Tyteca, [1958]1969), along with the informal logic and critical thinking movements
(see van Eemeren et al., 1996; Johnson and Blair, 2000), have led to an increased appre-
ciation among philosophers for "informal" methods of argument evaluation, which
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generally assume that arguments can be described and evaluated independently of whether or not they can be syntactically formalized.9 Informal inferences depend on the interrelated meanings of terms and on background information that resists complete formalization. Accordingly, arguments can also include nonlinguistic modes of representation such as symbolic or mathematical notations, various forms of pictorial representation, physical models, and computer simulations, which are common in science.10 Because such arguments involve ampliative inferences, their conclusions are more or less "probable." Unlike formal inductive logics, however, probability is not so much quantitative as pragmatic, in the sense associated with notions of cogency or plausibility (Toulmin, 1958: chapter 2; Walton, 1992).11 The level of probability or cogency typically depends on satisfying standards such as relevance, sufficiency, and acceptability. To apply such criteria, we must attend to the interpretive subtleties of argument in context.12 The normative treatment of informal arguments is also heavily invested in the definition, identification, and criticism of fallacies. Although Aristotle famously defined a fallacy as a nonargument masquerading as an argument (Sophistical Refutations I), contemporary theorists differ over its definition.13 Many informal logicians consider their approach to be a development of the dialectical tradition of argument evaluation stemming from the ancient Greeks (in particular, Aristotle) and the medieval practice of disputation. From a dialectical perspective, cogent arguments must meet a specified burden of proof and rebut relevant challenges (Rescher, 1977; Walton, 1998; Johnson, 2000; Goldman, 1994, 1999: chapter 5). Consequently, dialectical theorists often embed their accounts of the argument product in a theory of the argumentation process as a dialogue or critical discussion that should meet certain criteria (e.g., procedures that ensure severe testing of claims, social conditions that foster open, noncoercive communication).14 Such standards project an idealized social space, protected from "external" social-political factors, in which the community of inquirers is more likely to produce (and if possible agree on) arguments that are in some sense objectively better or more reasonable.15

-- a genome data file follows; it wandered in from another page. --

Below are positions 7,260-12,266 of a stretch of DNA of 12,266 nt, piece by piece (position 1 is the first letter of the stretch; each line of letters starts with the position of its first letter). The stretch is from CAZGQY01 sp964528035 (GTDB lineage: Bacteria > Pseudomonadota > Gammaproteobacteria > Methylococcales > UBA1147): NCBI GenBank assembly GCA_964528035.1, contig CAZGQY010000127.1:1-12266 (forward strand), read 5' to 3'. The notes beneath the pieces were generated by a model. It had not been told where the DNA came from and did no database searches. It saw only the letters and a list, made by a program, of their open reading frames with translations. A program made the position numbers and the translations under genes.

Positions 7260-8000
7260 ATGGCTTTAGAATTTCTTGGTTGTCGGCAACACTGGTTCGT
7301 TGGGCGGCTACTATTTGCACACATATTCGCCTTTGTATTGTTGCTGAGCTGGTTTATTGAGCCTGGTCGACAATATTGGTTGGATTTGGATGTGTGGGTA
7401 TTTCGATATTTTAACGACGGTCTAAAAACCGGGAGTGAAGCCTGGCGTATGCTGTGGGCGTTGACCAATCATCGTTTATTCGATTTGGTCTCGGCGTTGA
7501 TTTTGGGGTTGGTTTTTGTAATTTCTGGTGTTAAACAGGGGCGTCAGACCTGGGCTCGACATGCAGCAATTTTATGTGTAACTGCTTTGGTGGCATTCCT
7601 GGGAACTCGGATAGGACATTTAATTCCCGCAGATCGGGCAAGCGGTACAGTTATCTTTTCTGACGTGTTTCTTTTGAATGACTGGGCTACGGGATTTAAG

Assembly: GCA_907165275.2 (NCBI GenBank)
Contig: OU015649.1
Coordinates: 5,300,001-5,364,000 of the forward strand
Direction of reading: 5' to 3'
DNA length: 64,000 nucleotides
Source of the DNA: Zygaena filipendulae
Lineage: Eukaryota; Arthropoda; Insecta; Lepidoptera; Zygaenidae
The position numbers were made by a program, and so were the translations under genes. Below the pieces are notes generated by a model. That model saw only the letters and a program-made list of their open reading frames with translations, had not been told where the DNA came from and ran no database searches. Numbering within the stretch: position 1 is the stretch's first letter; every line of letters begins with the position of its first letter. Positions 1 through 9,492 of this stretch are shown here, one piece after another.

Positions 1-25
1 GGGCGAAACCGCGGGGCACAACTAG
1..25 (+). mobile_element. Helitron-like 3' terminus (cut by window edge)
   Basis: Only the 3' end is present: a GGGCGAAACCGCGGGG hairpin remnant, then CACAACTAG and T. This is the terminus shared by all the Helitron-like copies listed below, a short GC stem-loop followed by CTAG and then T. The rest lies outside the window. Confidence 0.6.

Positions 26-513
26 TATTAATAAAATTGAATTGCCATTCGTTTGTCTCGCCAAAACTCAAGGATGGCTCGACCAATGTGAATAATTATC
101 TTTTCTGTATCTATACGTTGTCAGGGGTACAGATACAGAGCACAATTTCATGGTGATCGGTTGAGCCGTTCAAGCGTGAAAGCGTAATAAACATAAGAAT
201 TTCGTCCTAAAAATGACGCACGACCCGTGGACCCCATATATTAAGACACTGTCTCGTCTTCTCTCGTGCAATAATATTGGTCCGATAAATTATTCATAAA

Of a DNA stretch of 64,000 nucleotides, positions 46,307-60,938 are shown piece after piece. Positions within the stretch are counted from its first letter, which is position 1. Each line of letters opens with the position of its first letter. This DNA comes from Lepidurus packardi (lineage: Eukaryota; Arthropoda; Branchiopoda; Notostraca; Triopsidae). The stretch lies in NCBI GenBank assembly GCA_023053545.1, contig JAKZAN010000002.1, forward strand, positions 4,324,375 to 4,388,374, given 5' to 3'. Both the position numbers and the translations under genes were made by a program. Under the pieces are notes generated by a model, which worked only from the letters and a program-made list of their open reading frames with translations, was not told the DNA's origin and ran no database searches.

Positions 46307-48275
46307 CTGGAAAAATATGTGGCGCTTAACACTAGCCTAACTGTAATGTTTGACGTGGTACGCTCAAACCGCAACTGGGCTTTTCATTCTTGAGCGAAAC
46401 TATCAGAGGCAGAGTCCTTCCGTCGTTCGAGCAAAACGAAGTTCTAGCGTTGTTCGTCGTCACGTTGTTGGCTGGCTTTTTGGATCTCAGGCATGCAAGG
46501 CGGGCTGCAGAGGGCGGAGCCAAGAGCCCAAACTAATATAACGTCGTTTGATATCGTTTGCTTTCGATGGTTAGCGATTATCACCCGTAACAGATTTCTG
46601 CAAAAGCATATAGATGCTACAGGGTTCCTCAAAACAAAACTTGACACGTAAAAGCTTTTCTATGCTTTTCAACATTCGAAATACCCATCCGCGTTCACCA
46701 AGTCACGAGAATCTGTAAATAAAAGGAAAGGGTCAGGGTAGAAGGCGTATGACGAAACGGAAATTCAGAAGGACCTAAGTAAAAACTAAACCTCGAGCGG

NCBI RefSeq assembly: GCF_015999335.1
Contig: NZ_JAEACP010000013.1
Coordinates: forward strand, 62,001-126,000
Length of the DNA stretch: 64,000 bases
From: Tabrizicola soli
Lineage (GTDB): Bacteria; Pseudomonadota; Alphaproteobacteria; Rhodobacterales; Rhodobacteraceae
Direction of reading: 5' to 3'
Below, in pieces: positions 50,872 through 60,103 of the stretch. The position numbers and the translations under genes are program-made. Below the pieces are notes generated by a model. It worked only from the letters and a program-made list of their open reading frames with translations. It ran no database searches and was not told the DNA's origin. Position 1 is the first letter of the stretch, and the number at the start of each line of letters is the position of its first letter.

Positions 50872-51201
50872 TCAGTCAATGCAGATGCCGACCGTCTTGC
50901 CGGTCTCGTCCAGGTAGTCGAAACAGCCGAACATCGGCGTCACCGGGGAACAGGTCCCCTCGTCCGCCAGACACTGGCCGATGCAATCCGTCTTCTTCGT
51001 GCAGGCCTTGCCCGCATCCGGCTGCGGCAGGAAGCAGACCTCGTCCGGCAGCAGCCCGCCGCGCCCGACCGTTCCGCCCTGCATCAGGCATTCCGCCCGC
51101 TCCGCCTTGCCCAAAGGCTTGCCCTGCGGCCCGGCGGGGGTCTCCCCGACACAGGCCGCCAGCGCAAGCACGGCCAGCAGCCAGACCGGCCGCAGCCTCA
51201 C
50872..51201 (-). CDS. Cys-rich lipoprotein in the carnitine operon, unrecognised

Informal and formal approaches share an emphasis on the rational use of arguments:
reasons provide the conclusion with a justification or rational grounding. But we
can also take a rhetorical perspective on arguments. Although generally associated
with the study of persuasion, the rhetorical tradition--which stretches from ancient
Greece to modern discourse theory in the United States and Europe--addresses a vast